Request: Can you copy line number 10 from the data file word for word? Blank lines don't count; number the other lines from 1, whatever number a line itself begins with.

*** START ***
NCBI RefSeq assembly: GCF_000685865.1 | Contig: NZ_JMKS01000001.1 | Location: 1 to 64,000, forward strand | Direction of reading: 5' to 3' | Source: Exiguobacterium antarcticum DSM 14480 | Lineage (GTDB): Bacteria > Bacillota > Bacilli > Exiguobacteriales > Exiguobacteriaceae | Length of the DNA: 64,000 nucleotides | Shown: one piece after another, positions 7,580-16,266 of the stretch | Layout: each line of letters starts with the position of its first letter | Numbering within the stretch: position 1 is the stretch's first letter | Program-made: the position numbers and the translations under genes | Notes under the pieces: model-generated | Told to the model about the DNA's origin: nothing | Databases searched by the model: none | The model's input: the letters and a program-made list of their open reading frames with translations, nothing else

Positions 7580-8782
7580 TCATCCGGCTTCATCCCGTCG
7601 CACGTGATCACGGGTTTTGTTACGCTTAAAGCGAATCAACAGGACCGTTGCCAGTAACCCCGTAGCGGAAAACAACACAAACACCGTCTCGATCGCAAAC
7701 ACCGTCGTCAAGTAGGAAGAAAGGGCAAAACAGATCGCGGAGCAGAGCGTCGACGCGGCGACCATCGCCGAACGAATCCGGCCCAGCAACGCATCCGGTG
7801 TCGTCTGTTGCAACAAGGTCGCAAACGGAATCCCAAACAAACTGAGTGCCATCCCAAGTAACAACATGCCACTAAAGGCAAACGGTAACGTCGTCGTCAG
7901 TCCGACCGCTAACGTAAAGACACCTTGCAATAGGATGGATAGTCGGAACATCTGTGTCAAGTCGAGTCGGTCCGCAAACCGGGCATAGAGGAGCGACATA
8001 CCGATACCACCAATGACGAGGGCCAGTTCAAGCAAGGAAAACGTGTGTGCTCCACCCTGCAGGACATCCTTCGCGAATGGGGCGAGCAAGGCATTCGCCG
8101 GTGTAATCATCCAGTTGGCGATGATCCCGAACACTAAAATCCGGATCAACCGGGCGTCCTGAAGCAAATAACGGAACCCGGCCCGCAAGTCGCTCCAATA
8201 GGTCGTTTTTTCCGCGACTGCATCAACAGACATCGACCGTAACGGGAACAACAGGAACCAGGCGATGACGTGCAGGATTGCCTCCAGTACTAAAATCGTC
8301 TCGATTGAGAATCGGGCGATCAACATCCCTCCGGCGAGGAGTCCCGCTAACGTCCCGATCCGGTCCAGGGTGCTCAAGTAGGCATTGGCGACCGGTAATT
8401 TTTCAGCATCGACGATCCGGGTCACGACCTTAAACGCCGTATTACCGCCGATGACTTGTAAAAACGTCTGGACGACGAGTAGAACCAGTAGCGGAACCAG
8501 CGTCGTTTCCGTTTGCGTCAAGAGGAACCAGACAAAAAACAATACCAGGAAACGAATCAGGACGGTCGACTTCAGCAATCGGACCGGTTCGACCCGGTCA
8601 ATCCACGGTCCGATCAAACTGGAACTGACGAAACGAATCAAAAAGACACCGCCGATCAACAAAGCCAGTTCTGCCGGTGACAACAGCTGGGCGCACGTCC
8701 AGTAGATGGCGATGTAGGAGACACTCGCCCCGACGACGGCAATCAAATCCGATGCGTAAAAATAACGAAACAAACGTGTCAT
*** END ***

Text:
8201 GGTCGTTTTTTCCGCGACTGCATCAACAGACATCGACCGTAACGGGAACAACAGGAACCAGGCGATGACGTGCAGGATTGCCTCCAGTACTAAAATCGTC